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February 1, 2006


Essential Wi-Fi:
For those who are new to Wi-Fi networking...
Technology and Engineering:
For the engineer and Wi-Fi network administrator...
To Infinity... and Beyond!
News from the wireless marketplace...

Essential Wi-Fi

One of the major disadvantages of 802.11 for public safety use is that it uses unlicensed frequencies in the 2.4 GHz and 5 GHz bands. This means that public safety personnel using 802.11 networks must compete with private networks using the same frequencies. Connect802’s experience with RF design leaves us with no doubt that interference with pre-existing transmitters is one of the major factors limiting 802.11’s performance. Clearly, a the task of a first-responder is too critical to allow it to be interfered with by someone’s cordless phone, baby monitor, or Internet browsing. To address this issue, the FCC and the IEEE coordinated to designate a band of frequencies near 4.9 GHz (4940-4990 MHz) specifically for public safety use. Example uses include: homeland security, fire, police, security services, and so forth. Usage of the 4.9 GHz band is tightly regulated, meaning that authorized users should find no interference from private networks. Many 802.11 vendors are transitioning their 802.11a and 802.11b/g devices to the 4.9 GHz band in order to capitalize on this demand.

Technology and Engineering

Measuring the Ability to Receive a Signal: RF Signal Strength Metrics

The distinction between SNR and CIR is important because digital radios have much more tolerance for noise than they do interference. A non-802.11 transmitter has different transmission characteristics than an 802.11 transmitter, making it easier for an 802.11 receiver to filter out the unwanted noise. On the other hand, an unwanted 802.11 transmission has exactly the same characteristics as the desired transmission that the receiver is listening for, making the unwanted transmission much harder to filter out. To put this into numbers, an 802.11b/g radio might only need 6 dB of SNR in order to receive a 6 Mbps signal, but it might need 10 dB or more of CIR to receive the same signal. This can be an issue because manufacturers typically publish their SNR numbers, but seldom publish their more-restrictive CIR numbers.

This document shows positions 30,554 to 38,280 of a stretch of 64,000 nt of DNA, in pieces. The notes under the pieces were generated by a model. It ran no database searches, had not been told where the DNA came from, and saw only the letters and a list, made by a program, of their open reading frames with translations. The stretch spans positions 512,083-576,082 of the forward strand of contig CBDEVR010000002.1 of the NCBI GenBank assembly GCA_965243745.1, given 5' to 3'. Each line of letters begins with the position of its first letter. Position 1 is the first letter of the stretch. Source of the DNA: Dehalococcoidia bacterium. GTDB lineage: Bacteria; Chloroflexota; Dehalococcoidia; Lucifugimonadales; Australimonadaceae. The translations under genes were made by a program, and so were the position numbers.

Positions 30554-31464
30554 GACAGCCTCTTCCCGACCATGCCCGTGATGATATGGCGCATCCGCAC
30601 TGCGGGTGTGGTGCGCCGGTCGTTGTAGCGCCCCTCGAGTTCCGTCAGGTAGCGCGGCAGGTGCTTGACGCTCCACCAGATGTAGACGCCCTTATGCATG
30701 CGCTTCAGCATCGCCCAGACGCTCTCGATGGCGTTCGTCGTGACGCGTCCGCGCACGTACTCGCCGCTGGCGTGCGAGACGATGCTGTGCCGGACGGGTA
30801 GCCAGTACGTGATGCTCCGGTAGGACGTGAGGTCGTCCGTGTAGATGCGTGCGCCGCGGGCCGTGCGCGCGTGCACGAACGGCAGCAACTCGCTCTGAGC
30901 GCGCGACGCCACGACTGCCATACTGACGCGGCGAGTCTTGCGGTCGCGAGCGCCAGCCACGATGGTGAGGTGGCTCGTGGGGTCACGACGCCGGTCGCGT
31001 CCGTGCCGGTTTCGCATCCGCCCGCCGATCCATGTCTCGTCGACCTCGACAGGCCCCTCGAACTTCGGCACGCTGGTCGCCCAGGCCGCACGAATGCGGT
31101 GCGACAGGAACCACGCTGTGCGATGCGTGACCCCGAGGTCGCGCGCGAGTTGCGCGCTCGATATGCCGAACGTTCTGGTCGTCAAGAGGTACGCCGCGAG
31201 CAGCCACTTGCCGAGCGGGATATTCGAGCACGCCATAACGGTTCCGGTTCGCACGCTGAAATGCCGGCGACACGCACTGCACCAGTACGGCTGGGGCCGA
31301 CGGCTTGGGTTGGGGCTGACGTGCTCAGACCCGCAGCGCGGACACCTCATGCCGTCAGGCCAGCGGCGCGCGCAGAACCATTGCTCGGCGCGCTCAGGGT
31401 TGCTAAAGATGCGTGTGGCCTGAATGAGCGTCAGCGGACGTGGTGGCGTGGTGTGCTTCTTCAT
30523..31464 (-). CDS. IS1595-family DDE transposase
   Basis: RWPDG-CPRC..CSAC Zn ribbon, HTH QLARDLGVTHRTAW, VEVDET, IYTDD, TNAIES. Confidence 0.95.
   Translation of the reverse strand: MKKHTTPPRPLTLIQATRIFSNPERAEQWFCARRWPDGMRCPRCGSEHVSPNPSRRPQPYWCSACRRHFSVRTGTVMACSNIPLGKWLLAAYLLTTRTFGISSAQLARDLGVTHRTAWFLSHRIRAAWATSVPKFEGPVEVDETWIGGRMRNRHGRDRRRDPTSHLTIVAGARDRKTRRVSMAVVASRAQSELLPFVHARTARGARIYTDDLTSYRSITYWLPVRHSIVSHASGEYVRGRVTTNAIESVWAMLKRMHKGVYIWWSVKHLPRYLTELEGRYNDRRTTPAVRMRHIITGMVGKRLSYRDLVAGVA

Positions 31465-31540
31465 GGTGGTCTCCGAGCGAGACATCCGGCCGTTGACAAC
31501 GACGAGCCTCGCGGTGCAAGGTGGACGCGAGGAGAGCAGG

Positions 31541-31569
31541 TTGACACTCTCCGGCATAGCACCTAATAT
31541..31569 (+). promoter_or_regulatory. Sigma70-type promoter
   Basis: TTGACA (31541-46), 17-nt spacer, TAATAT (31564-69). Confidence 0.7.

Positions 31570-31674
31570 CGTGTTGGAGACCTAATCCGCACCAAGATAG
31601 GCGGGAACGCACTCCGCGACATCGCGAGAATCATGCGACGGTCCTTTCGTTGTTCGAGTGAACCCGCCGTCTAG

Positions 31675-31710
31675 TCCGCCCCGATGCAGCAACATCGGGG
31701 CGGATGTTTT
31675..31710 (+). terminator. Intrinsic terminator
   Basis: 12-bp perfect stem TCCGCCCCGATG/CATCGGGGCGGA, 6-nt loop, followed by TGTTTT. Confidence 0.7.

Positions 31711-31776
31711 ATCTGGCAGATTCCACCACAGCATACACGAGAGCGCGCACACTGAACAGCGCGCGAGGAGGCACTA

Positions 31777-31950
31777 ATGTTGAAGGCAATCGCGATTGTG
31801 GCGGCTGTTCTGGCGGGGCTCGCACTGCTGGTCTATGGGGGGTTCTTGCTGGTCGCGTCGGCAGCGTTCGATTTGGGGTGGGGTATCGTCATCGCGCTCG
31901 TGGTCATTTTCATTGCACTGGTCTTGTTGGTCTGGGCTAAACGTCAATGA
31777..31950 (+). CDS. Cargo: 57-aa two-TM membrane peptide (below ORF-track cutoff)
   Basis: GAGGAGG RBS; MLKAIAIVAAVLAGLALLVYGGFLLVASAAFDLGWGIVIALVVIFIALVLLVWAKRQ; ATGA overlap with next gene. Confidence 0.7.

Sources of Noise and Interference

Essentially any non-802.11 transmitter can be a source of noise, as long as it creates RF energy in the same frequency range as is being used by the 802.11 radio. Additional examples of noise sources include airport radar, which has harmonics in the low and middle 5 GHz band, and microwave ovens, depending on how well-shielded they are.

By contrast, only 802.11 transmitters create interference for 802.11 receivers. Specifically, when two 802.11 transmitters are on channels that are too close together, they will act as interferers to each other. 802.11 devices are designed to share a single communications channel. When two devices are configured on the same channel, they use the CSMA/CA protocol to negotiate the use of the channel and avoid talking over each other.

A Non-IEEE 802.11 transmission does not have the representative spectral mask associated with an OFDM or QPSK modulated signal